How to Charge $500 for a few Bits of Plastic

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When I receive orders in the mail as well as magazines wrapped in plastic, there’s always some sort of advertisements inside.

You know the ones: They’re colorful and offer something that just looks peachy keen wonderful but you really don’t need it.

First lesson: If you’re sending anything through the mail, let another company pay for your postage by charging them to include their advertising piece.

Yesterday I received a magazine wrapped in plastic from the United States. Inside there was an oversized postcard with the following headline:

SNOOPY

Through the Year Perpetual Calendar

The Only Calendar You will

Ever Need

PEANUTS

Not exactly a catchy or even grammatically correct headline but it doesn’t matter because no one is going to read this headline first. Instead, your eyes are immediately drawn to a big picture of the Snoopy calendar consisting of a plastic wall unit, moveable tiles for the days of the month and 12 different Snoopy figurines.

It’s the figurines that sell it, of course. Every month Snoopy and Woodstock (Snoopy’s little yellow bird) are depicted doing something related to the month, like looking at a snowman in January, holding hearts in February and so forth.

Lesson Two – When it makes sense, let a picture do most of your selling for you.

This is all well and good and frankly I think it’s pretty cute.

But… when you read the fine print – and I do mean FINE print that just about requires eagle eyes or a magnifying glass – you’ll discover that these 12 figures are sent (issued) 2 at a time, at the rate of $59.99 payable in two monthly installments of $29.99. Yes, the math is a penny off because $29.99 times 2 is $59.98.

Furthermore, the wall unit counts as an “issue” all by itself, making 7 issues total.

So far we’re up to 7 units times $59.98 each.

But wait, you pay more! Because the even tinier print (I had to hold this in full daylight to make it out) says that each edition is going to cost an additional $10.99 for shipping and ‘service’.

Now we’re up to a total of $496.79.

Lesson #3: In case someone does the math, make it come out to less than a round number – in this case, less than $500 – to make it appear less expensive.

And what do you get for almost $500? A few bits of plastic shaped and colored like Snoopy and Woodstock.

And I bet they are selling like hotcakes, too.

Why?

Who doesn’t love Snoopy and Woodstock?

Lesson #4: Relating this to online marketing, when possible, attach your product to a known celebrity, or even make your product about that celebrity.

Of course, almost no one would pay $496.79 up front for this calendar without a heck of a lot more selling and arm twisting than this postcard is capable of doing.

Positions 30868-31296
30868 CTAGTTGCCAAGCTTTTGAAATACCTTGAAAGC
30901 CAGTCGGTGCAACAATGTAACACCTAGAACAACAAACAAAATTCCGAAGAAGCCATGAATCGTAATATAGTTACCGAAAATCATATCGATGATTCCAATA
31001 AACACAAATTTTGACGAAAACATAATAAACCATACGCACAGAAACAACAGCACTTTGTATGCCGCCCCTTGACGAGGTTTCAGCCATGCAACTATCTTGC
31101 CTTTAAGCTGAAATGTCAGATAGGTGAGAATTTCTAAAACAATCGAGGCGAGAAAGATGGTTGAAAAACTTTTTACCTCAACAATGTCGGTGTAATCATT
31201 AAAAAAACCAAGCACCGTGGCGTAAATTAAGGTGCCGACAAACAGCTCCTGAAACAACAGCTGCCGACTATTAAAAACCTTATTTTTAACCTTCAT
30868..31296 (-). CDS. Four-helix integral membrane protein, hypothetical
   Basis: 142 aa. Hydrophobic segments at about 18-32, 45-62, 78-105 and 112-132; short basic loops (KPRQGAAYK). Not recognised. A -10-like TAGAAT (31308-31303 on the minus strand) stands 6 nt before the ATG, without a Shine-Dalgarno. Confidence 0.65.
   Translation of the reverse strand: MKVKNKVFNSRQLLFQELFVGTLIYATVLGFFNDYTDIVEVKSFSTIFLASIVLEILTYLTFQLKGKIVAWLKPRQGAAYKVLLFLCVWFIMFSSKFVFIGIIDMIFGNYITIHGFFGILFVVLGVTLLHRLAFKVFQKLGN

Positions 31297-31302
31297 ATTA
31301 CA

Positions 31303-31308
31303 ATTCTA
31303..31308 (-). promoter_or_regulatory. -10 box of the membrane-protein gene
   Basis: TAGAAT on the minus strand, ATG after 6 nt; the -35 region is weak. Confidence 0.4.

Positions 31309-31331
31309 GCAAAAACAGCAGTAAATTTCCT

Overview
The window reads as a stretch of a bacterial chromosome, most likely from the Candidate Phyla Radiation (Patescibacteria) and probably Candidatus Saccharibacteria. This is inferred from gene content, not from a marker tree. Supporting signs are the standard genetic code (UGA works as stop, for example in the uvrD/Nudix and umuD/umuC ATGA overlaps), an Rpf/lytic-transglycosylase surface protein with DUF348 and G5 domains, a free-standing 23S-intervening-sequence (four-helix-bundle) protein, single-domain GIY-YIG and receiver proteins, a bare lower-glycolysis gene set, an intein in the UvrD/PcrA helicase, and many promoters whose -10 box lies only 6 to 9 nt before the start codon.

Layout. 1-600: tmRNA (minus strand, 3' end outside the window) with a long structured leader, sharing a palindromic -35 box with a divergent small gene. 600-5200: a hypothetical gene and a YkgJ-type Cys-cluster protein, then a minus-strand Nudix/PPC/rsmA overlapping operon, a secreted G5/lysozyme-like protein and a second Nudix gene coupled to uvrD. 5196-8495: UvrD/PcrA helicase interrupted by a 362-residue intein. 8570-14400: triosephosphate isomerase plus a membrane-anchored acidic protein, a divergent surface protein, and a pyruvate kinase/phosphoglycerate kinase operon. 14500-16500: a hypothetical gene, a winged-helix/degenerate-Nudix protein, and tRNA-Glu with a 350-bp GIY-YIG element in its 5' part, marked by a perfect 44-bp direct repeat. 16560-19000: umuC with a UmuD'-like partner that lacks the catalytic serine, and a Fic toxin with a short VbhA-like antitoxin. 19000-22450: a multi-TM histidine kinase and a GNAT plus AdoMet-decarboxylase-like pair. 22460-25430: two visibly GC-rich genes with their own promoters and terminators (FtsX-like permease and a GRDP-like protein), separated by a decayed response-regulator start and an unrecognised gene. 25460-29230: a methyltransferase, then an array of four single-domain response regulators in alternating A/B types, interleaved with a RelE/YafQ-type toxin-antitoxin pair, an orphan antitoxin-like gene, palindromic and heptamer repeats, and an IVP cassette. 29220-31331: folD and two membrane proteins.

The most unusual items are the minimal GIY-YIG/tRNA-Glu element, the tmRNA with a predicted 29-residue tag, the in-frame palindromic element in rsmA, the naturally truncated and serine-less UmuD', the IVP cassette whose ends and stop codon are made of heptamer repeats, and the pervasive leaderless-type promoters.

But heck, it’s only $29.99 to get started, right?

Everyone can afford that.

Lesson #5: When possible, offer easily affordable payments.

And notice that they NEVER tell you how much this will cost altogether. That’s something you have to figure out for yourself, and they’re betting that most people won’t do it.

Lesson #6: If you’re offering payments or a monthly membership, then maybe there is NO NEED to talk about the total price. Instead, just focus on that low and totally manageable monthly payment.

When you flip this card over, you see that the bottom half of it is a tear off postcard with the postage paid by the addressee, which in this case is the Bradford Exchange in Illinois.

This makes it super easy for a person to order. All they do is enter their name and address and mail the card. Or if they prefer, there is a URL where they can order.

Lesson #7: Make it super easy for the customer to BUY your stuff.

And there are bonuses, too.

There is a Snoopy doghouse on which the monthly figurine is placed (adorable!) and you can, “Customize your calendar with the incredible assortment of tiles including date, holiday and special event tiles!”

Whoo-hoo and party on!!! 😉

Lesson #8: The right bonuses that enhance your main product will increase sales.

Finally, they let you know that the calendar itself is a $130 value, and yet you’ll only be paying 2 installments of $29.99.

Lesson #9: Tell them how this purchase SAVES them money.

They could have also said that you will no longer need to purchase a new calendar every year, which means this will pay for itself in about 25 years.

Okay, I guess we can see why they didn’t use that as a selling point.

Finally, you get a 365 day money-back guarantee, you may cancel at any time, and you send no money now.

Lesson #10: Take all of the risk away from the customer by giving a strong guarantee. If it makes sense, let your customers start with no money down or with a token amount, such as a free membership that gives access to limited features or $1 for the first few days with full access.

I can tell you for an absolute fact that this postcard is making a profit because this is May of 2022, and yet the postcard is copyrighted for 2021. This means it’s been in use for at least 6 months and possibly as long as 17 months. They would not continue to use this if it wasn’t making them a tidy profit.

And finally, here’s the one thing I’m hoping you will take away from all this:

Lesson #10.5: Watch what other marketers do, both online and offline, and see what you can learn and what you can borrow for your own purposes.